Beyond their role as enclaves for dance culture when the rest of America was still reluctant to move past rock and roll, gay clubs have long provided safe spaces for all stripes of expression. Away from big cities, punk clubs and art spaces can be hard to come by, but there are gay clubs all over the hinterlands, from the Rust Belt down to the Deep South, coast to coast, that offer patrons a level of liberation from a society that has long looked at homosexuality as a scourge.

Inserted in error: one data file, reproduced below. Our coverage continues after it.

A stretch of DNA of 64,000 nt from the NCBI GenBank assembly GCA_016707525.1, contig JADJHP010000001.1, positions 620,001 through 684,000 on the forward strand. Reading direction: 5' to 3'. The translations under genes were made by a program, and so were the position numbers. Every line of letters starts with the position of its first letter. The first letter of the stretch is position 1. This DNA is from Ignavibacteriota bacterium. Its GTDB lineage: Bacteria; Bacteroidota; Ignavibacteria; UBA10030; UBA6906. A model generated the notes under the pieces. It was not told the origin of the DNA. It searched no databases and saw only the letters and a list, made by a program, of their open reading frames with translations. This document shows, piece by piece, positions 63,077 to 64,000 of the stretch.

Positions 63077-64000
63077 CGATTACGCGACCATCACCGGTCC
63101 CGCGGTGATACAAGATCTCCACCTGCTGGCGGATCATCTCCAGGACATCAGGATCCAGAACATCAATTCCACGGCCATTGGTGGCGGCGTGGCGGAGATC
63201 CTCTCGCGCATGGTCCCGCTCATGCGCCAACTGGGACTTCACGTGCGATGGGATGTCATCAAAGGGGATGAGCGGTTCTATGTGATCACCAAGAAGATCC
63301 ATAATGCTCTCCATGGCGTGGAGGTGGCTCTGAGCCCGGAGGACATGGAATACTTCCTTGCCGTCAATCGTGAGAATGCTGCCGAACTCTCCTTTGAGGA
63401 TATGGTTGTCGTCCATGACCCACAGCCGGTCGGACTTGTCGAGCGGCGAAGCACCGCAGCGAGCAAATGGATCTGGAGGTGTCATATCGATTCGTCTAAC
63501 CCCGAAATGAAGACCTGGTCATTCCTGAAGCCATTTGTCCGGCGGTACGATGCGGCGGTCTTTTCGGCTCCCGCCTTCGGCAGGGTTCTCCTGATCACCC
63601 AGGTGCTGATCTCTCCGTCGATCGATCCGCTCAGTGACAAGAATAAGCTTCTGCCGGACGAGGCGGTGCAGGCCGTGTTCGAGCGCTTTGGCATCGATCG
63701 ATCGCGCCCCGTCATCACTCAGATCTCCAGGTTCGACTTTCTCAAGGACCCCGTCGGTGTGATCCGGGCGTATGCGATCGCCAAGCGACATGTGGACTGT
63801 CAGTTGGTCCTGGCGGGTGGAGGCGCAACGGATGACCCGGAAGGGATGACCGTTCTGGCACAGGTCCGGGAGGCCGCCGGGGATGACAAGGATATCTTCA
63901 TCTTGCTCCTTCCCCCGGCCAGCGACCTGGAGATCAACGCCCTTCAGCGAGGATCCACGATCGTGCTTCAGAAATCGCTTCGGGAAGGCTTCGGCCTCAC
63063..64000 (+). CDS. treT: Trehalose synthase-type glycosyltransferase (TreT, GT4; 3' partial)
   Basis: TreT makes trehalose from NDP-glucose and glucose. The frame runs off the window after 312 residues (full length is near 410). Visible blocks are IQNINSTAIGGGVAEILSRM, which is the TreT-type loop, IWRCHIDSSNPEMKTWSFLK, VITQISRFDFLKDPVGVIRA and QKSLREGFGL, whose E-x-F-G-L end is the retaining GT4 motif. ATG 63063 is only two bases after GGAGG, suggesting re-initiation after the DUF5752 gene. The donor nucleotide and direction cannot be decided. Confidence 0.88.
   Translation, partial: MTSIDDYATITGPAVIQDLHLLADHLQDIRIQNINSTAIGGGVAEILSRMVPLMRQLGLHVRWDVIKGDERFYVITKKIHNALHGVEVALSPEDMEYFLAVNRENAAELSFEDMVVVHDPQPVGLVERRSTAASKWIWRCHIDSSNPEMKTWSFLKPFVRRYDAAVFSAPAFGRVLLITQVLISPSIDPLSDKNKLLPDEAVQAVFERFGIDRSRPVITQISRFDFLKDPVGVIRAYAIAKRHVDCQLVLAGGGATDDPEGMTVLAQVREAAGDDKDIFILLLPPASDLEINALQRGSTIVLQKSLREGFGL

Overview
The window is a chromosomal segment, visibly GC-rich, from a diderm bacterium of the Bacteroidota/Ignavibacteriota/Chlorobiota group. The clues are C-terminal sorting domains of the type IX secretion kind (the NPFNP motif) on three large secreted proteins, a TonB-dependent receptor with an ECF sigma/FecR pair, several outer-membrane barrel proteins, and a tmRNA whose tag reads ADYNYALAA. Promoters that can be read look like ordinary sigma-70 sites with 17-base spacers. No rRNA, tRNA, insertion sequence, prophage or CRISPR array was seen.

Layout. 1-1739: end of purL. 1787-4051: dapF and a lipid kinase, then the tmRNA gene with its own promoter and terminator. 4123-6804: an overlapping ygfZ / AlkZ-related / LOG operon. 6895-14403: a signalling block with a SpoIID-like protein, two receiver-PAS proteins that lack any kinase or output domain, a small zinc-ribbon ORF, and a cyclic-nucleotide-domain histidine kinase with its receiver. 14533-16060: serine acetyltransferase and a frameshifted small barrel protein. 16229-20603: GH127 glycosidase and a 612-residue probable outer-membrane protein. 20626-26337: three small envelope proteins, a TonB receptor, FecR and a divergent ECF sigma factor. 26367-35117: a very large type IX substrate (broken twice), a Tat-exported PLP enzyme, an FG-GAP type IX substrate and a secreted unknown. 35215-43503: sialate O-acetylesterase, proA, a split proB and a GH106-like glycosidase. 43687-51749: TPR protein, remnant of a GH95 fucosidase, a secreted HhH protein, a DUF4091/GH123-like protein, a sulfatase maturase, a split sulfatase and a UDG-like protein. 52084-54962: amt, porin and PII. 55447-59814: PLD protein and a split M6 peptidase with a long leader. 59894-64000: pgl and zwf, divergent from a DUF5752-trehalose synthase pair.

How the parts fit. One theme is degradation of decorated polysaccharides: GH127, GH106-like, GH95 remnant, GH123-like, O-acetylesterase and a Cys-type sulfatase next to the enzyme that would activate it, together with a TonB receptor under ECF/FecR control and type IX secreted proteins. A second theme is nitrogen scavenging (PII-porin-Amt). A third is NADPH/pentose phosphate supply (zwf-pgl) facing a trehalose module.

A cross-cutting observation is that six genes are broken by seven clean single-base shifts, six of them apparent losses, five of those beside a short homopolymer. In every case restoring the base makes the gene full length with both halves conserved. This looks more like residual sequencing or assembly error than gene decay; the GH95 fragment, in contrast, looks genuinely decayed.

“In life, gay people don't have that privilege to express themselves in certain ways that straight people have, like fashion or makeup or even sex,” says rapper Cakes Da Killa, who got his start playing gay venues. “So when you get these people all in one place, it becomes a safe space for all that — drag queens, glitter — because we finally have the space to express ourselves, uninhibited.” As a result, gay clubs have long been hothouses for creative experimentation and innovation, birthing cultural invention through outrageous and transgressive ideas that couldn’t be realized anywhere else. In San Francisco in the 1970s, you could see a group of glitter-drenched queer bohemians perform hilariously profane, LSD-inspired acts that blurred the line between drag revue and performance art. In Chicago today, you can hit up a club called Berlin for a monthly radical body-positivity pizza party hosted by bearded sci-fi drag queen Lucy Stoole.